The assessment phase of candidates will be reviewed by the team involved in the program.
Candidates will be selected upon their ability to meet the following criteria: The physical stamina to work 2-4 dogs for 20 minutes each at an average walking pace in all types of weather at each workshop weekly for 4 hours. Mobility, spatial awareness, balance and stamina will be considered.
This role involves bending for extended periods, walking in wind, rain or sun for extended periods, and getting on the floor with the dogs repeatedly. Challenging walks may occur in unfamiliar areas, with support, when dogs are undergoing assessments and testing.
Ideal candidates will enjoy outdoor work, walking, building mental and physical stamina, and animals in general.
Self-disclosed health interview required and liability waiver of suitability to participate required.
Open to all persons qualifying on skills-based assessment.
Candidate assessments will commence mid-April 2022 and candidate selection will be conducted in mid-July 2022 for an August 2022 start date. Dates may change based on the in-for-training and puppy assessment schedule.
One 1/2 day per weekday
Either 9:30AM-1:30PM or 4:00PM-8:00PM
Weekends by negotiation.
This program is billed out of a participant's capacity as it is primarily based in training and assessment.
Program costs include transportation and light refreshments.
Please contact Mary for the full breakdown of costs for the six-month program.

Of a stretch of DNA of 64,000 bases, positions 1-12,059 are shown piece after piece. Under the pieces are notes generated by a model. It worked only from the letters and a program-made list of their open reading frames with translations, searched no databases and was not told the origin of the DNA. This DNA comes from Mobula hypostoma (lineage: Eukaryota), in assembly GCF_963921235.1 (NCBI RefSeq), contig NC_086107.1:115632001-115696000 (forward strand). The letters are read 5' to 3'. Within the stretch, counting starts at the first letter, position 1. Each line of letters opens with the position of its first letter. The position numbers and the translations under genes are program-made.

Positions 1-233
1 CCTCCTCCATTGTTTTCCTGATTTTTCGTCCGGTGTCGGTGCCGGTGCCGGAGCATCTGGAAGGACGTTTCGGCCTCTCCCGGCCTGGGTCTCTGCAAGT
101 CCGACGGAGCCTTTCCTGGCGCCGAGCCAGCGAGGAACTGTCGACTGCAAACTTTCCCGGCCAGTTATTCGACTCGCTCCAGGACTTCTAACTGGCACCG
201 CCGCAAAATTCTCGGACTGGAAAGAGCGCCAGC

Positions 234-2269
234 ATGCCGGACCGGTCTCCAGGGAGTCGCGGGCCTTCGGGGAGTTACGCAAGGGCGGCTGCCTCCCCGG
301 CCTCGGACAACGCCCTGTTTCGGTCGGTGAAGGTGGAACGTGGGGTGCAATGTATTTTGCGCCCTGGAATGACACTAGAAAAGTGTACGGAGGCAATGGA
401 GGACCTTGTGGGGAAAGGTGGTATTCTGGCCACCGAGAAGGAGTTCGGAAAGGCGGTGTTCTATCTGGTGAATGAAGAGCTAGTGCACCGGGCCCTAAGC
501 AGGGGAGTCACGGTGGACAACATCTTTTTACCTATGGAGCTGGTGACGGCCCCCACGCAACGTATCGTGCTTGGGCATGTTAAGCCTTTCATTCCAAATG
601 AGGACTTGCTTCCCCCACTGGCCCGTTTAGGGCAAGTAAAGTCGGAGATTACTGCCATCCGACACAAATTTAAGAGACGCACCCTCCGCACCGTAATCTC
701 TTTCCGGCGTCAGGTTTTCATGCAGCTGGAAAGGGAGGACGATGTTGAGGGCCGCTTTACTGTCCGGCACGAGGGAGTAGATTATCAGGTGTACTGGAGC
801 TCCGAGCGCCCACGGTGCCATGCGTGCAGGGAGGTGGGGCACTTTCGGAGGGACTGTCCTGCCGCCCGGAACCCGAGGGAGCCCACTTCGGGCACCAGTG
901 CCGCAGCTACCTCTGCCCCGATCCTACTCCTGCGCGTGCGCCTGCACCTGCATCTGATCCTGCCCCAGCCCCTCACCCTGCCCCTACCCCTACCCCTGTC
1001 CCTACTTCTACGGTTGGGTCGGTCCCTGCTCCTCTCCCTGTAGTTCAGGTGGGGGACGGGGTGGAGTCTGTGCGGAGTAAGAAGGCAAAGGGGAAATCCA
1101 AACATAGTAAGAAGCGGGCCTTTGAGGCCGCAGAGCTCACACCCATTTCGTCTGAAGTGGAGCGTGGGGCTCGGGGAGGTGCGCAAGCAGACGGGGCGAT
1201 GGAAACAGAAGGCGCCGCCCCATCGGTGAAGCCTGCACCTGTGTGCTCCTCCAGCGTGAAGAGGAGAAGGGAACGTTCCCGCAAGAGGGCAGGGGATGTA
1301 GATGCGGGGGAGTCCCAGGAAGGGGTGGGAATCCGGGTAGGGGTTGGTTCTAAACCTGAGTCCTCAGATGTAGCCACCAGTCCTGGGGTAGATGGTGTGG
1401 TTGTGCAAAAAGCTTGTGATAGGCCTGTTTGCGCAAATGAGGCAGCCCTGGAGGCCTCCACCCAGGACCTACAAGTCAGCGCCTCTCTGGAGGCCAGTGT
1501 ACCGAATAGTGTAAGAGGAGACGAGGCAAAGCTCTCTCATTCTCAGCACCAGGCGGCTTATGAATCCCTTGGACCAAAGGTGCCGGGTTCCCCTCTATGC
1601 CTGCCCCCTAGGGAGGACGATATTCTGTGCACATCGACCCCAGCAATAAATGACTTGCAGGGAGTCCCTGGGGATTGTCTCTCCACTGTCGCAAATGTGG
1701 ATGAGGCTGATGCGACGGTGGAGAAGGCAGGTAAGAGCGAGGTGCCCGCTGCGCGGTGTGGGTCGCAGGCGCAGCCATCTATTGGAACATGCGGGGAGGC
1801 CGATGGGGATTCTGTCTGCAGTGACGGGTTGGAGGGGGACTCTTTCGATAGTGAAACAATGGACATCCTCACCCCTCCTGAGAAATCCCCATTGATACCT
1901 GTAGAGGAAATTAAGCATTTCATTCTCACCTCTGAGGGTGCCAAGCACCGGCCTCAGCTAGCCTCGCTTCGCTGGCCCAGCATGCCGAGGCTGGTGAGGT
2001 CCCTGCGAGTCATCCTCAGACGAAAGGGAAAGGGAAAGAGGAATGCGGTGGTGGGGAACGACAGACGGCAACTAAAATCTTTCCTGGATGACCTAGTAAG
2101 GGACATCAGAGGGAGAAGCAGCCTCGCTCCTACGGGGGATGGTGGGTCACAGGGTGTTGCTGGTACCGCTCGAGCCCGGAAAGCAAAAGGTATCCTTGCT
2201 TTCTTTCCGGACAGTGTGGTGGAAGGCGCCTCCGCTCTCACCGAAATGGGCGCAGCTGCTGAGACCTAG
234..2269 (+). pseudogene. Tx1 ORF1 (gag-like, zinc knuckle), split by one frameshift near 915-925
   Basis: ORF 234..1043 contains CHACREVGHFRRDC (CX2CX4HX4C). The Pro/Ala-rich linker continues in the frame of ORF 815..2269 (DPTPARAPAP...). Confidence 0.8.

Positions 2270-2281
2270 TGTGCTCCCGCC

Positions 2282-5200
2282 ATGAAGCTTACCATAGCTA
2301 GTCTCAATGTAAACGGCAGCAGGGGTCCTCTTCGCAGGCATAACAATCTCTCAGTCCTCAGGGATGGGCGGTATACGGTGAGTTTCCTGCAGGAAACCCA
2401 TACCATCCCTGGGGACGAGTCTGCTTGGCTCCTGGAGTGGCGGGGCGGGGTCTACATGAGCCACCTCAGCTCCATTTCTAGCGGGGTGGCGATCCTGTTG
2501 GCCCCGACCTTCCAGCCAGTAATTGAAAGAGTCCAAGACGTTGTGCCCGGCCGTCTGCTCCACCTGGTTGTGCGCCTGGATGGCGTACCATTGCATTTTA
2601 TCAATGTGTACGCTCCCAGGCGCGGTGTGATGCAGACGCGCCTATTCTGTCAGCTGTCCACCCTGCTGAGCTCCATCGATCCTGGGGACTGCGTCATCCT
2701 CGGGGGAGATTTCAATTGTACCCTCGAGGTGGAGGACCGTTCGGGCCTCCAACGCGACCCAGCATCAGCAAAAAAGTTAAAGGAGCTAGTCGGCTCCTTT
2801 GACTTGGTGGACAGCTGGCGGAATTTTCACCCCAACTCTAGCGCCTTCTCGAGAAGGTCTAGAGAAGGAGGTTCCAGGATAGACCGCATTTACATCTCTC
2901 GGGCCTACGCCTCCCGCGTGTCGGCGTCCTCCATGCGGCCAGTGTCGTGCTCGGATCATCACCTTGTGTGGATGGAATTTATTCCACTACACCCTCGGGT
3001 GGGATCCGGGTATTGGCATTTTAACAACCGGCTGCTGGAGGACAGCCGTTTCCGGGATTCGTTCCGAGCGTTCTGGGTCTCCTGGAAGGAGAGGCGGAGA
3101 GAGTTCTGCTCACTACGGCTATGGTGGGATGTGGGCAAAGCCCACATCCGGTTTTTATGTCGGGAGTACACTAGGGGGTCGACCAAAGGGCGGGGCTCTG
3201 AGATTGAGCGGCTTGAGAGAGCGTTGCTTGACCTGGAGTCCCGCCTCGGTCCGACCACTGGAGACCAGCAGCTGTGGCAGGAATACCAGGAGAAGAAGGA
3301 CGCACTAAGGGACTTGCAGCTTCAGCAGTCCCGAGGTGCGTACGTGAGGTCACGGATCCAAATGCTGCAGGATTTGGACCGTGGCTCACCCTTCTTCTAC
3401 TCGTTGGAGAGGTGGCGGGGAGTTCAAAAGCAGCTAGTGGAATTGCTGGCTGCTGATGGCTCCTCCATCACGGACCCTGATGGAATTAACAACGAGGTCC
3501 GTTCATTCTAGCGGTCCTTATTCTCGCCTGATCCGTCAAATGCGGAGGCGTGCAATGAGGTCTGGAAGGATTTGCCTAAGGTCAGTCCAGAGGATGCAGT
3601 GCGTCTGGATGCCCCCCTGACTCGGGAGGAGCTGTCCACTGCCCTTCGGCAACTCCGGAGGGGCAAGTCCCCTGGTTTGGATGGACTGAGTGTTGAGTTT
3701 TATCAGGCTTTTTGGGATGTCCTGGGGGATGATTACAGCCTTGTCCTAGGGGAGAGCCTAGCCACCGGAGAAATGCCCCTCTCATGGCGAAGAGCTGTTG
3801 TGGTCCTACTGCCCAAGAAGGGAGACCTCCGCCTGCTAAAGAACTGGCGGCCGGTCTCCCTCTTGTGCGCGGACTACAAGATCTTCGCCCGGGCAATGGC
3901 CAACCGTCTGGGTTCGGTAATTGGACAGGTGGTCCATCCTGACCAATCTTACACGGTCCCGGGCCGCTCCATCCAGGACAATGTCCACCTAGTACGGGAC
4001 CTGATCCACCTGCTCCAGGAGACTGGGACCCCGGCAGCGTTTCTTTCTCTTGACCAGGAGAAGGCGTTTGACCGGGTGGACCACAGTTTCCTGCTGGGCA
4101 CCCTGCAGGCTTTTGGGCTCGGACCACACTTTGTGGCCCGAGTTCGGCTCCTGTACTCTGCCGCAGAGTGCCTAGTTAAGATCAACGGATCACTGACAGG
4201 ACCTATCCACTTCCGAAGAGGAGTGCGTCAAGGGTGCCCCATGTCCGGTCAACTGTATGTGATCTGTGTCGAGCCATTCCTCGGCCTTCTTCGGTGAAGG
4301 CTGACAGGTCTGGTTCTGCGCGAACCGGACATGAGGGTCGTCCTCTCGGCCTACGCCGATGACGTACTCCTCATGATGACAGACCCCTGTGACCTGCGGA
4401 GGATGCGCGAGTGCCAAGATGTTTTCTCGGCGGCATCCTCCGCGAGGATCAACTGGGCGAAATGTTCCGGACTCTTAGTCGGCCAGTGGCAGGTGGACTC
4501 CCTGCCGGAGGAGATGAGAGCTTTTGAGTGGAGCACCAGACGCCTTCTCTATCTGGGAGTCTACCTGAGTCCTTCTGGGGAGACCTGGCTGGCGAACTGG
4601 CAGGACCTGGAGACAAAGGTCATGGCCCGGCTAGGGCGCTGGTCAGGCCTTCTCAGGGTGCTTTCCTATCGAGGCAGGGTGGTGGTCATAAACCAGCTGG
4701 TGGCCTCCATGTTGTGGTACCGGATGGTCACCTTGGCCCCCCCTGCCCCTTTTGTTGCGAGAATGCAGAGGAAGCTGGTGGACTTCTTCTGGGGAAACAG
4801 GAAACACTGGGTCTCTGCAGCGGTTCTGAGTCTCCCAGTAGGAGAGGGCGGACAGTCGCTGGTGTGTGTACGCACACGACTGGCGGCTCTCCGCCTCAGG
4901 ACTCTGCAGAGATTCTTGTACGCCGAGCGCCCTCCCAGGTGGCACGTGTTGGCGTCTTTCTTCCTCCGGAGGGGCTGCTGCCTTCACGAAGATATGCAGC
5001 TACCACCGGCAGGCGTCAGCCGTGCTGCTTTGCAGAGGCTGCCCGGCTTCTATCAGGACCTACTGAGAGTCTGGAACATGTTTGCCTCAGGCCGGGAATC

Must I be a guide dog user to be a student of this program?
No. All persons who qualify as suitable candidates can benefit from this program. The aim of this program is to empower an aspiring dog trainer or guide dog handler to either futher professional employment or enhance guide dog handling capabilities.
Do I have to be blind or vision-impaired to be part of this program?
No, we also take students who have autism. You do, however, need to qualify as a suitable candidate under the assessment criteria noted in Terms and Conditions. This is a saftey process as dogs can pose a safety hazard to some people.
What if I want to attend more than once per week?
In negotiation with your Trainer, students may be allowed to attend workshops more than once per week. This is not guaranteed. Trainers have a duty to train guide dogs for our current client base and must dedicate the majority of their hours/schedule to our guide dogs. Rely on a once-only session per week to avoid disappointment.
What if I don't want to do the program anymore?
Program start dates align with guide dogs coming in for training. If you begin the Train-Ability program and find it is not "for you," you can discontinue the program but may not be allowed back into the same or similar program in future. Dates of entry are carefully designed to capture the right time to learn a complex process. If another candidate loses out due to a change of mind, you may be billed for the entire program, regardless of your cancellation. This is because we cannot take other students in the middle of a started program so others lose out due to indecision.
What should I bring with me?
Speak with your Trainer the day before to discuss weather on the day of your workshop. Be sure to bring a very large water bottle, cold water, any snacks you desire, sunsafe clothing, clothing suitable to wet weather, clothing suitable to the heat, hiking footwear of high quality, comfortable and protective socks (and an extra pair), a baseball cap and/or widebrimmed sun hat or fishing cap, sunscreen, hand sanitizer, face mask for public places...and other supplies deemed necessary in discussion with your Trainer. COVID vaccination status may be requested in public venues, so a full vaccination is required. Stapell can provide restroom facilities when at Stapell, hand sanitizer, hand wash facilities, sunscreen, and water.
At your appointments:
- Clean your hands often.
- Maintain your distance.
- Wear a mask.
- Don’t touch your face.
- Cover sneezes with a bent elbow.
- Stay home if you're unwell.
- If you have a fever, go to the doctor.